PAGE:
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Technology Report shows only Bion has a Comprehensive Solution

Bion’s “microaerobic” process among only 4 technologies found to have sufficient evidence of effectiveness, out of 44 studied – and the only one to address both air and water pollution.

A new report by a cross-section of dairy experts finds only four out of 44 technologies evaluated for controlling dairy manure pollution in the San Joaquin Valley supplied sufficient evidence that they are effective – including Bion Environmental Technologies’ patented “microaerobic” process, which was the only one of the four to address all air and water pollutants.

The multidisciplinary group included dairy industry experts, representatives from the U.S. Department of Agriculture and Environmental Protection Agency, various California regulatory agencies, environmental groups, and the University of California. Its 212-page report, “Assessment of Technologies for Management and Treatment of Dairy Manure in California’s San Joaquin Valley,” was based on information submitted by technology companies throughout the United States, and is now available at http://www.arb.ca.gov/ag/caf/dairypnl/dairypanel.htm.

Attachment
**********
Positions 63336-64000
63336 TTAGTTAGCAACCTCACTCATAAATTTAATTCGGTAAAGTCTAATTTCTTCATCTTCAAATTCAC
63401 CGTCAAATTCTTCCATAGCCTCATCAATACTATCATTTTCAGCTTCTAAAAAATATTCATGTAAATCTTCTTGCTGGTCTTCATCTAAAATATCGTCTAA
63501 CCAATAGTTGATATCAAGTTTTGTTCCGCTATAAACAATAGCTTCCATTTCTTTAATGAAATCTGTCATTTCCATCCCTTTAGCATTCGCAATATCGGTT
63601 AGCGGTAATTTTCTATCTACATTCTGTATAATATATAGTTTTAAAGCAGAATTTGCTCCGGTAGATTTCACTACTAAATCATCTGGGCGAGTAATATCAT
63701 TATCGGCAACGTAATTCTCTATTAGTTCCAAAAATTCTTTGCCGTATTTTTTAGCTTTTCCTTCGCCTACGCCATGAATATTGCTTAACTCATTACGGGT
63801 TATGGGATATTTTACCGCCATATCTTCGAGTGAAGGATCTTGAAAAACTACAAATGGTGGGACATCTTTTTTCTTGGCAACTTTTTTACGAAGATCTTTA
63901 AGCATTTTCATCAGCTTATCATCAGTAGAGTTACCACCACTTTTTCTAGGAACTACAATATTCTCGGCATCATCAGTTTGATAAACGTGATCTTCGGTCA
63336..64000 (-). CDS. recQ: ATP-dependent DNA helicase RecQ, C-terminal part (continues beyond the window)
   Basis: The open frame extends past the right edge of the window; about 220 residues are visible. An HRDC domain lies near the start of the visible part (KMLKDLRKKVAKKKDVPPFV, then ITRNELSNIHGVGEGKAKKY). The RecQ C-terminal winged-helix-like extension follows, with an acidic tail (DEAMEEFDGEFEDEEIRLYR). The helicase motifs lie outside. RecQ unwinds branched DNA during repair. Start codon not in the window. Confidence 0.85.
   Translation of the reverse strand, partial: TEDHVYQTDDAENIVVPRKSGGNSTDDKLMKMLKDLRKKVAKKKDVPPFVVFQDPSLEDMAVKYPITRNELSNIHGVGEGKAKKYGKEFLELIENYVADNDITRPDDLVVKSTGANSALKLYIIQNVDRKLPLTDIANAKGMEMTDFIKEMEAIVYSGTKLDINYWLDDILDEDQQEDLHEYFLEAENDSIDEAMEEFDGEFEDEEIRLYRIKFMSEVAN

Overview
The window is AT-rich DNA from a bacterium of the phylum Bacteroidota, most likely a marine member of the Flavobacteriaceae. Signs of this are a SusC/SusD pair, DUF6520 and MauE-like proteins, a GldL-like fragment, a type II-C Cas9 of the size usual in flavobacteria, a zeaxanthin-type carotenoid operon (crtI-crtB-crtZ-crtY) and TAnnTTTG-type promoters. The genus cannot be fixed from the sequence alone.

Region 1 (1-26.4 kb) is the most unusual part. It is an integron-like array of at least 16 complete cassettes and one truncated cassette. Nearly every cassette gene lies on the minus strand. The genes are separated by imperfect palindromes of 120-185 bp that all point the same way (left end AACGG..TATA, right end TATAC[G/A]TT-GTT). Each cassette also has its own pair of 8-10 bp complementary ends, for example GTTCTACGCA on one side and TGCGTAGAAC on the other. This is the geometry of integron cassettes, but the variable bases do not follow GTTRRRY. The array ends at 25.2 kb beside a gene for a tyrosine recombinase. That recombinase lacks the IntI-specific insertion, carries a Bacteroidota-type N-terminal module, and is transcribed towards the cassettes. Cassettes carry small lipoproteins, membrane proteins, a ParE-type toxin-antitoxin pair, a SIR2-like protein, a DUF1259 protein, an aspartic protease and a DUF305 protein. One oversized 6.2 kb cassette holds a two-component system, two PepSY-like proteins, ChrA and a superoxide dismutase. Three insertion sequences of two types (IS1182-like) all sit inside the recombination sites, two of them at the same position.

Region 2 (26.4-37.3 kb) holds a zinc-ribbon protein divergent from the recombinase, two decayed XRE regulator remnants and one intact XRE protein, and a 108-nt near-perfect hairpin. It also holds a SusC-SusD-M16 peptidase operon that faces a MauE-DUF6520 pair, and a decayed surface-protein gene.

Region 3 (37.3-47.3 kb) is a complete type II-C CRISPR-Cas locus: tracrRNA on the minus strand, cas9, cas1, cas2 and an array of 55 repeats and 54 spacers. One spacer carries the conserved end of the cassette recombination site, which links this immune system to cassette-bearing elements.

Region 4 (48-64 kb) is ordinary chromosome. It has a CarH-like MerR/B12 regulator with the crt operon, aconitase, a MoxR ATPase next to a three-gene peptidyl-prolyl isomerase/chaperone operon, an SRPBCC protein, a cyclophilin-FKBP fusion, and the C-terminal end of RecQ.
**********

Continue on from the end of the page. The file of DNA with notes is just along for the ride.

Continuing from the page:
The issue is critically important to the state’s future because, as the report states, “The California dairy industry is facing rapidly increasing state and federal regulation over its role in the pollution of air and water, and there is a critical need to improve the management and treatment of dairy manure to reduce environmental problems, while ensuring the economic viability of this essential agricultural industry.”

The report found that “sufficient data were provided to demonstrate effectiveness of technology” for only four of the 44 technologies presented in time to be evaluated. Of those four, only the “Microaerobic Biological Waste Treatment Process” developed by Bion Environmental Technologies, Inc., provided peer-reviewed data which demonstrates it can control all forms of releases to water and emissions to air.

Bion’s patented microaerobic process reduces polluting releases to water of phosphorus and nitrogen by 75% to 80% on a whole-farm basis, while significantly reducing the polluting emissions to air from dairy operations. All of the information on Bion’s system performance data, peer review team and test protocols is available at http://www.biontech.com/technology/.

According to the new report, the remaining three technologies that did provide sufficient data that they could control releases each only dealt with a single aspect of the dairy waste problem. The others were:
1) an aerated static pile, which composts the solid portion of the waste stream;
2) a centrifuge, which removes the solids from the liquid waste stream; and,
3) an artificial wetland, which controls nitrogen releases to water.